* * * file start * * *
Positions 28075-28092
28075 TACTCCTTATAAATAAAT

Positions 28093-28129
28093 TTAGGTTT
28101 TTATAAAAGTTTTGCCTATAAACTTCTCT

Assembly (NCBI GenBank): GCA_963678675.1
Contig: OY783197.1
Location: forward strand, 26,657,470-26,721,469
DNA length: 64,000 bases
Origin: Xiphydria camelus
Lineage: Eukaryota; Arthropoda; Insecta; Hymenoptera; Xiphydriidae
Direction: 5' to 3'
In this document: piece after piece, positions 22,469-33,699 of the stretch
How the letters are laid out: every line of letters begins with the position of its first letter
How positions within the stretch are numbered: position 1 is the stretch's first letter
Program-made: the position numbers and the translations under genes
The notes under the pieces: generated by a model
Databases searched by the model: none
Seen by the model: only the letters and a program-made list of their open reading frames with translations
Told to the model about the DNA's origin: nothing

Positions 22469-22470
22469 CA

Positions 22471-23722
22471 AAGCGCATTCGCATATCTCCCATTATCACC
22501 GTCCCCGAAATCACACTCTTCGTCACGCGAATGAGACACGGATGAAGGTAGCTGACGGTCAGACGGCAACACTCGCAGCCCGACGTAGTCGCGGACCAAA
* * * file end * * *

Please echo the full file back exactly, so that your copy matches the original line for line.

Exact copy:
Positions 28075-28092
28075 TACTCCTTATAAATAAAT

Positions 28093-28129
28093 TTAGGTTT
28101 TTATAAAAGTTTTGCCTATAAACTTCTCT

Assembly (NCBI GenBank): GCA_963678675.1
Contig: OY783197.1
Location: forward strand, 26,657,470-26,721,469
DNA length: 64,000 bases
Origin: Xiphydria camelus
Lineage: Eukaryota; Arthropoda; Insecta; Hymenoptera; Xiphydriidae
Direction: 5' to 3'
In this document: piece after piece, positions 22,469-33,699 of the stretch
How the letters are laid out: every line of letters begins with the position of its first letter
How positions within the stretch are numbered: position 1 is the stretch's first letter
Program-made: the position numbers and the translations under genes
The notes under the pieces: generated by a model
Databases searched by the model: none
Seen by the model: only the letters and a program-made list of their open reading frames with translations
Told to the model about the DNA's origin: nothing

Positions 22469-22470
22469 CA

Positions 22471-23722
22471 AAGCGCATTCGCATATCTCCCATTATCACC
22501 GTCCCCGAAATCACACTCTTCGTCACGCGAATGAGACACGGATGAAGGTAGCTGACGGTCAGACGGCAACACTCGCAGCCCGACGTAGTCGCGGACCAAA